2. He used to share a room with another officer in the South Block. All the young officers of the IB religiously used to gather in his room every day for a shared lunch. It used to be an uproarious gathering discussing men, matters and memories in a humourous manner. MK had always been known for his keen---- and often debunking--- sense of humour and he used to keep everybody laughing. His humour endeared him to many, but caused misunderstandings with others who could not appreciate the humour in his remarks.

3. R.N.Kao was a Joint Director then and occupied a room two rooms after MK's. He used to regularly go home for lunch, but often, before going home, he would peep into MK's lunch club as we used to call it, greet all of us and leave.

4. MK used to talk to Kao as freely and as humourously as he used to talk to me and other juniors without the least sign of nervousness. If I am asked to name three qualities of MK, which I valued most, I would mention his sense of personal dignity, his high standards of personal integrity and his human relationships.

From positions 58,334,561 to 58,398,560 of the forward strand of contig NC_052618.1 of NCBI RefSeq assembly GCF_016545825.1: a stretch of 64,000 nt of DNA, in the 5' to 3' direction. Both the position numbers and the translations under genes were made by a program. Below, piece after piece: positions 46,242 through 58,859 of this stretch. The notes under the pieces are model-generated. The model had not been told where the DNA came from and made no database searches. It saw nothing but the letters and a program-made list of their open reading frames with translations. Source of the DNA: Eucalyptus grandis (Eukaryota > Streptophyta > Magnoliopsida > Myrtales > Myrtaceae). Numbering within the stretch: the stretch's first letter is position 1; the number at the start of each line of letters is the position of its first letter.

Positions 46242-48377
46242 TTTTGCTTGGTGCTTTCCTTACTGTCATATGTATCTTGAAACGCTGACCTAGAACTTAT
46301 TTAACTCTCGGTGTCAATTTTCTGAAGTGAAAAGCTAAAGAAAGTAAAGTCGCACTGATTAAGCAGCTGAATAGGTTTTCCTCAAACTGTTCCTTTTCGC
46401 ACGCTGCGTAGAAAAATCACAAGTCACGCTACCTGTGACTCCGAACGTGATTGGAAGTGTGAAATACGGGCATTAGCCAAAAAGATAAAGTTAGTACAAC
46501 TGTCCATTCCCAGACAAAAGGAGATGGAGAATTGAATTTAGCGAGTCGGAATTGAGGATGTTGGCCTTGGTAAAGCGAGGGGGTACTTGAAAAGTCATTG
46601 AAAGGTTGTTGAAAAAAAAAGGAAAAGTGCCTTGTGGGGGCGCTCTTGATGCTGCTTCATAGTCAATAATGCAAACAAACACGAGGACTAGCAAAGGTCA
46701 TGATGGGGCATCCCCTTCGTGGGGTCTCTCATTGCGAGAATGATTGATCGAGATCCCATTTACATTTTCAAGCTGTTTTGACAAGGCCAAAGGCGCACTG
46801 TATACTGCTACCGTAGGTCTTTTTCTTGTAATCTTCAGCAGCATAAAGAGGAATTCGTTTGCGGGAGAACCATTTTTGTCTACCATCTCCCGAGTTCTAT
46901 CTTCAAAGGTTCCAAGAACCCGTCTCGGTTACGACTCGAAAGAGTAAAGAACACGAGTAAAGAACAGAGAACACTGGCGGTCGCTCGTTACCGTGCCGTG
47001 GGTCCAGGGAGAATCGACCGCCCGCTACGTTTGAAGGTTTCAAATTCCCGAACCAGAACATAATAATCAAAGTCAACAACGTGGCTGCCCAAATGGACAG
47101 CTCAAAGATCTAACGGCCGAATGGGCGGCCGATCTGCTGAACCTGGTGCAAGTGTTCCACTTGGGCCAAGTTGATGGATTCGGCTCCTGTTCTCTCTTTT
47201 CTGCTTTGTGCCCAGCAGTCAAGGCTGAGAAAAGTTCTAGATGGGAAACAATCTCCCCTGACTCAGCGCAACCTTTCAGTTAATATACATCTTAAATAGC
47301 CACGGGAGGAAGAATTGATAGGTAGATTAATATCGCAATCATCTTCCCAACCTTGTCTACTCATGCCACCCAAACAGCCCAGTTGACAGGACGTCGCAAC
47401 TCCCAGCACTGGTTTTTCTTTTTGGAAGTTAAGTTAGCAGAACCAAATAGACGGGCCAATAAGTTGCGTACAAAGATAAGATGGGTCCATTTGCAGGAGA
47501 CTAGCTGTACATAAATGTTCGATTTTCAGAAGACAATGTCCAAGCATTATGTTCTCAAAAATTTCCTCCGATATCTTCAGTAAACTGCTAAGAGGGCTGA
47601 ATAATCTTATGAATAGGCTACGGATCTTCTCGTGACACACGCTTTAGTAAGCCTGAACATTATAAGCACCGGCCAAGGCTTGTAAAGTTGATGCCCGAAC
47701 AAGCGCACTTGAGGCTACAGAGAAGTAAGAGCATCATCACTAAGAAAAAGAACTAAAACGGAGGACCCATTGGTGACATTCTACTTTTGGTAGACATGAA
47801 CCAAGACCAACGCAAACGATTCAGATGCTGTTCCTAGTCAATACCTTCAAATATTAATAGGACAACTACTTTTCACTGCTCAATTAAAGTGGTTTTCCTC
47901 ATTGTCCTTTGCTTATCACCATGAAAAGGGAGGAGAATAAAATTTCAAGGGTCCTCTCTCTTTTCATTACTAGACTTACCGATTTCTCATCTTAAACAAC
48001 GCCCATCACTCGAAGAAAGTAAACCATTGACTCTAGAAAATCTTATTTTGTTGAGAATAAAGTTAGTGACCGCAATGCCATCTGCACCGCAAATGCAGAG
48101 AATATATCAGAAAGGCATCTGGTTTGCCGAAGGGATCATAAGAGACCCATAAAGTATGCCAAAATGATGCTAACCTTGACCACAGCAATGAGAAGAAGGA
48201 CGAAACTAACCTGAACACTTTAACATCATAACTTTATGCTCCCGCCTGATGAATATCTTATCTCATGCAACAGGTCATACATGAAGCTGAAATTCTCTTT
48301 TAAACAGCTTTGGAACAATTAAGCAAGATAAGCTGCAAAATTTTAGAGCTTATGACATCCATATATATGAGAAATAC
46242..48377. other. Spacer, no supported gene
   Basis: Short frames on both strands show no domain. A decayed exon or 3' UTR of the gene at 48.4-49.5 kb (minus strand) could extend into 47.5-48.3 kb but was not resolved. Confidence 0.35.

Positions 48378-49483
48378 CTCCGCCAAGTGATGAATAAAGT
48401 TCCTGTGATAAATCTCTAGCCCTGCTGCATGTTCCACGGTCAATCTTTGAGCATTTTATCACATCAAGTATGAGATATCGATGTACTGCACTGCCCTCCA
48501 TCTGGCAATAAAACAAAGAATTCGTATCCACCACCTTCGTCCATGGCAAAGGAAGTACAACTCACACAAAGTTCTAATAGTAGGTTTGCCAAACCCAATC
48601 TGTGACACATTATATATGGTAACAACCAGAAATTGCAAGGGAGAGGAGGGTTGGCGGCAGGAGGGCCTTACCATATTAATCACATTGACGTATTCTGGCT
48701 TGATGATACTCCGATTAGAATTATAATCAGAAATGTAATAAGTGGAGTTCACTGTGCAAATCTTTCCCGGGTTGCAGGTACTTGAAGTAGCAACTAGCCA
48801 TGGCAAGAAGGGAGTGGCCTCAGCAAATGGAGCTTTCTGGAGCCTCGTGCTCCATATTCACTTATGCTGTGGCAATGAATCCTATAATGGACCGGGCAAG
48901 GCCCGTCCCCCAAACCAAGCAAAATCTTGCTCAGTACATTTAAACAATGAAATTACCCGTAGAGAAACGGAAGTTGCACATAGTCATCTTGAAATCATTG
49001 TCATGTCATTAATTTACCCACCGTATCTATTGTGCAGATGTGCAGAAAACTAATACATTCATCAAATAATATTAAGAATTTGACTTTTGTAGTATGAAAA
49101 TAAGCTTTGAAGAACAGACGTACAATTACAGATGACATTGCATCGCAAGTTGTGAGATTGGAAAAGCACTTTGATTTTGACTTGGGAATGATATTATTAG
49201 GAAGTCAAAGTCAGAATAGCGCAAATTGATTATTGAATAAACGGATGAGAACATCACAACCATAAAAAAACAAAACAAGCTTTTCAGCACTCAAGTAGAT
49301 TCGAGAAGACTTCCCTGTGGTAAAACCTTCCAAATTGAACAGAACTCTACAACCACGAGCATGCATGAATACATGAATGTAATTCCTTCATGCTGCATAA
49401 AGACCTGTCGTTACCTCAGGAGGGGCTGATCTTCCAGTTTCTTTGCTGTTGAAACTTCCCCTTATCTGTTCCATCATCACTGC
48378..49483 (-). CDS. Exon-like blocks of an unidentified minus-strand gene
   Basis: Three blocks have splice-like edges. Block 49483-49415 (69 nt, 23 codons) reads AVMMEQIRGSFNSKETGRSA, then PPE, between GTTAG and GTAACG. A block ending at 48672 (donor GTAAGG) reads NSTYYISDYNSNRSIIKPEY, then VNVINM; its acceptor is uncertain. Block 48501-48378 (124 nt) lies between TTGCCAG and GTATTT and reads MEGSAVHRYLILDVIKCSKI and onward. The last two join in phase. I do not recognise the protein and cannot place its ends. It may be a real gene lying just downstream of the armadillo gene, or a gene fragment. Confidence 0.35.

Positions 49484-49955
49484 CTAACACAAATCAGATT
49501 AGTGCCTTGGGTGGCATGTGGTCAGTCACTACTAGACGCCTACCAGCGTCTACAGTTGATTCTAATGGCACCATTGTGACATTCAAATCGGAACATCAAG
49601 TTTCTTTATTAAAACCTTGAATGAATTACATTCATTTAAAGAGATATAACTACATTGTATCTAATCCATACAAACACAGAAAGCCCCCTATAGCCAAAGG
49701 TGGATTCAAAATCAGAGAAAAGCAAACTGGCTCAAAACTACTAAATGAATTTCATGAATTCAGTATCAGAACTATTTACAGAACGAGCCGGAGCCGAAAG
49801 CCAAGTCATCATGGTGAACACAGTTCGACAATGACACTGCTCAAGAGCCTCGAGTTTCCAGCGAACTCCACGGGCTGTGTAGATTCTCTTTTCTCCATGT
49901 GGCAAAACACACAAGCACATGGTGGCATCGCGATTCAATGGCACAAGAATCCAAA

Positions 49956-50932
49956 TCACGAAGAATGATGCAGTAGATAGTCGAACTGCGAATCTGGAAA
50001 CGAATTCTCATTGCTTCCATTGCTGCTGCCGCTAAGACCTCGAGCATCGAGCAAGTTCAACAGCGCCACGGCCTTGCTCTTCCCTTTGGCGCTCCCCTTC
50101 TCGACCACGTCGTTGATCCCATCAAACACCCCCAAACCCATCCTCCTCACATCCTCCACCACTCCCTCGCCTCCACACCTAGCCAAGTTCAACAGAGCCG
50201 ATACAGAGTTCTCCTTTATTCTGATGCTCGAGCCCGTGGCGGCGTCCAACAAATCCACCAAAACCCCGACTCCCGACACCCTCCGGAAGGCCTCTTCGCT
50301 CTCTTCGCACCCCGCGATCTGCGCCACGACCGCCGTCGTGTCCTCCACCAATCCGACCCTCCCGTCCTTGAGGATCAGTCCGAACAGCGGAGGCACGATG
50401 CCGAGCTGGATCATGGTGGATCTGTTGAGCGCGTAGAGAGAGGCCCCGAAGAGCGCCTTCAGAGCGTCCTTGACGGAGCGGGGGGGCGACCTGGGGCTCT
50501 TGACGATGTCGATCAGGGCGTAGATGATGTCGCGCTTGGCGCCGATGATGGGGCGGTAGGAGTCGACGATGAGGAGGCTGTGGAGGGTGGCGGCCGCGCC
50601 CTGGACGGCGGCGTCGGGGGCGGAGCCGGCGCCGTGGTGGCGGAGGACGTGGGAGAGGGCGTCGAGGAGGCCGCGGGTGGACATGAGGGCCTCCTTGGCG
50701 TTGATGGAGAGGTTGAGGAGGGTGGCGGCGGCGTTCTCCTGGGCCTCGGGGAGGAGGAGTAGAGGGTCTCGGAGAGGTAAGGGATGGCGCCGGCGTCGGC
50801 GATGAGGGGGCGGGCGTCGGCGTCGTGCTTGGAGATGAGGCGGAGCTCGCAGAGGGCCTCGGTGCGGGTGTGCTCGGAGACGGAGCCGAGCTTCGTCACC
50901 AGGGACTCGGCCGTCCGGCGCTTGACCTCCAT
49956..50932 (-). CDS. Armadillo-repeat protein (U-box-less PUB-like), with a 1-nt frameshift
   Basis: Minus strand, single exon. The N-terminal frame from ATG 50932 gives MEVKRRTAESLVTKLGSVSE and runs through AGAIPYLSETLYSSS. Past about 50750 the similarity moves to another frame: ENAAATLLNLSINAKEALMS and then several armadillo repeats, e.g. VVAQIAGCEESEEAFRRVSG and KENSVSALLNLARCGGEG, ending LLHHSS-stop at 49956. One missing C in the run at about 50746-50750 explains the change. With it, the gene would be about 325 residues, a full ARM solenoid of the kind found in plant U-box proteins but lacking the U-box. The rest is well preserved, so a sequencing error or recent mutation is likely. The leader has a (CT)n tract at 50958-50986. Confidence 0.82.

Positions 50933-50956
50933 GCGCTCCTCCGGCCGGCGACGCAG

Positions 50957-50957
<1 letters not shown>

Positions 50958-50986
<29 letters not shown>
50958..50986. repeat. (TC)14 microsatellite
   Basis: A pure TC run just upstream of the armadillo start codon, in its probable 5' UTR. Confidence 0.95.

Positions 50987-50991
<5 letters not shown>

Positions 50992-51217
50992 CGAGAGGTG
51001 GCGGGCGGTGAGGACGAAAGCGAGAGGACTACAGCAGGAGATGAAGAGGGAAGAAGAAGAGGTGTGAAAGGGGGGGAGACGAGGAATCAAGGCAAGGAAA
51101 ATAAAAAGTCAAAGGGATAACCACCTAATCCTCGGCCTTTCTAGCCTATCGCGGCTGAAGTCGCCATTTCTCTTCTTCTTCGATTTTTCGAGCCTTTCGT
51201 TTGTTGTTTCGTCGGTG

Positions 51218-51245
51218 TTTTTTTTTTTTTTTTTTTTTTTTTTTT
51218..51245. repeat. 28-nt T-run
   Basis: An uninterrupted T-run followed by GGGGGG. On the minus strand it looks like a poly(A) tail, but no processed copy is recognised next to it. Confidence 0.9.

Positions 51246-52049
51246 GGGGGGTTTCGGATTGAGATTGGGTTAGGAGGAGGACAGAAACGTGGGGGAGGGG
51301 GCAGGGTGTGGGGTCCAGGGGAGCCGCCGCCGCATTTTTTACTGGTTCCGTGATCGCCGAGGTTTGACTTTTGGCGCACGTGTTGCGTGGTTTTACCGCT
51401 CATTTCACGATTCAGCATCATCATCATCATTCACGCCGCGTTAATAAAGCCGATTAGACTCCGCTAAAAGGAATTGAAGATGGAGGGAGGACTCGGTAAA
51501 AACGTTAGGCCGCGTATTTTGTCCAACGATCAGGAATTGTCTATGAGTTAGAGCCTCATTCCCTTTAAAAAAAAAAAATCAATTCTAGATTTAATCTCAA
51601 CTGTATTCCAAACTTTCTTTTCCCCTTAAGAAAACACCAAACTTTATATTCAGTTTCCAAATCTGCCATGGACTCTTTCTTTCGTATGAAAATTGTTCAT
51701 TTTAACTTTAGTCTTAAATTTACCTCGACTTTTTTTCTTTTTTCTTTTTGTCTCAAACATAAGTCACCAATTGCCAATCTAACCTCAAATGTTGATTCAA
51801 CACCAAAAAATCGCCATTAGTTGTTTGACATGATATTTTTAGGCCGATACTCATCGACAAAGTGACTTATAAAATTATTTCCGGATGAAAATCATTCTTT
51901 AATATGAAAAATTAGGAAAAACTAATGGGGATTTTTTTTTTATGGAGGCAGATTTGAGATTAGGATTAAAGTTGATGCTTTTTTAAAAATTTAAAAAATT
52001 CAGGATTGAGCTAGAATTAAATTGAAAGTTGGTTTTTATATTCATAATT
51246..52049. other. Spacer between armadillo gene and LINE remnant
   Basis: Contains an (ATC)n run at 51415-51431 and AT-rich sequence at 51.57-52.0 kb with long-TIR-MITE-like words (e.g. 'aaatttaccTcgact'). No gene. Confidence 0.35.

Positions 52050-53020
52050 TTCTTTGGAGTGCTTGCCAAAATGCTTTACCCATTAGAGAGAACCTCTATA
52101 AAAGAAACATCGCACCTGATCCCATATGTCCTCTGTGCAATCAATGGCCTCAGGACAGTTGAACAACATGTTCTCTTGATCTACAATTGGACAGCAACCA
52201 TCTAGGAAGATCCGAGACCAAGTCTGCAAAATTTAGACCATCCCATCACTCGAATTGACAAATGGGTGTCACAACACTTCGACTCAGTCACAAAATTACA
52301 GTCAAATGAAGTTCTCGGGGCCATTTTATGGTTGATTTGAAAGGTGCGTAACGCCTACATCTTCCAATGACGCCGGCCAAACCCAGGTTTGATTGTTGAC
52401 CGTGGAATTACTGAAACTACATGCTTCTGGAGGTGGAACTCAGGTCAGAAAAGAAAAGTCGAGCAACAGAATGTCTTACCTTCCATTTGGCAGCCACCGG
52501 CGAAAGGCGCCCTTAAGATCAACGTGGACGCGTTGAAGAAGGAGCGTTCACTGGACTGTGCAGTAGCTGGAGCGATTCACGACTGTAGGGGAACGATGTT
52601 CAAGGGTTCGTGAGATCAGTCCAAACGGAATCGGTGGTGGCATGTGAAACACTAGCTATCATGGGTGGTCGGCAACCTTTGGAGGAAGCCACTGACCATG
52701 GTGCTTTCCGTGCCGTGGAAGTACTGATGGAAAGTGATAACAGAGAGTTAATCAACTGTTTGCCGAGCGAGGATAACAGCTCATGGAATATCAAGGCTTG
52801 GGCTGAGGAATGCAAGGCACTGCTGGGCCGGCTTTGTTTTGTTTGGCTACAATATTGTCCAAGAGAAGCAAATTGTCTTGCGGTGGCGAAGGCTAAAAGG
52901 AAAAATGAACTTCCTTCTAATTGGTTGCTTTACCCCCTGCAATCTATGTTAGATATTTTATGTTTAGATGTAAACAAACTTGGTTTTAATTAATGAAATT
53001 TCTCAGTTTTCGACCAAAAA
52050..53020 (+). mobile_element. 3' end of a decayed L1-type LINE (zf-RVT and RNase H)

5. MK had the privilege of serving under or with titans of the intelligence profession such as B.N.Mallick, Kao,M.M.L.Hooja, A.K. Dave, K.Sankaran Nair and G.C.Saxena. I had seen him in the company of all these officers except Mallick. He used to show great respect to them and treated them with deference, but I had never seen him exhibit servility or submissiveness to any of them. Even though he was years junior to them, he would talk to them on equal terms and would not hesitate to give his views right or wrong---firmly, but politely.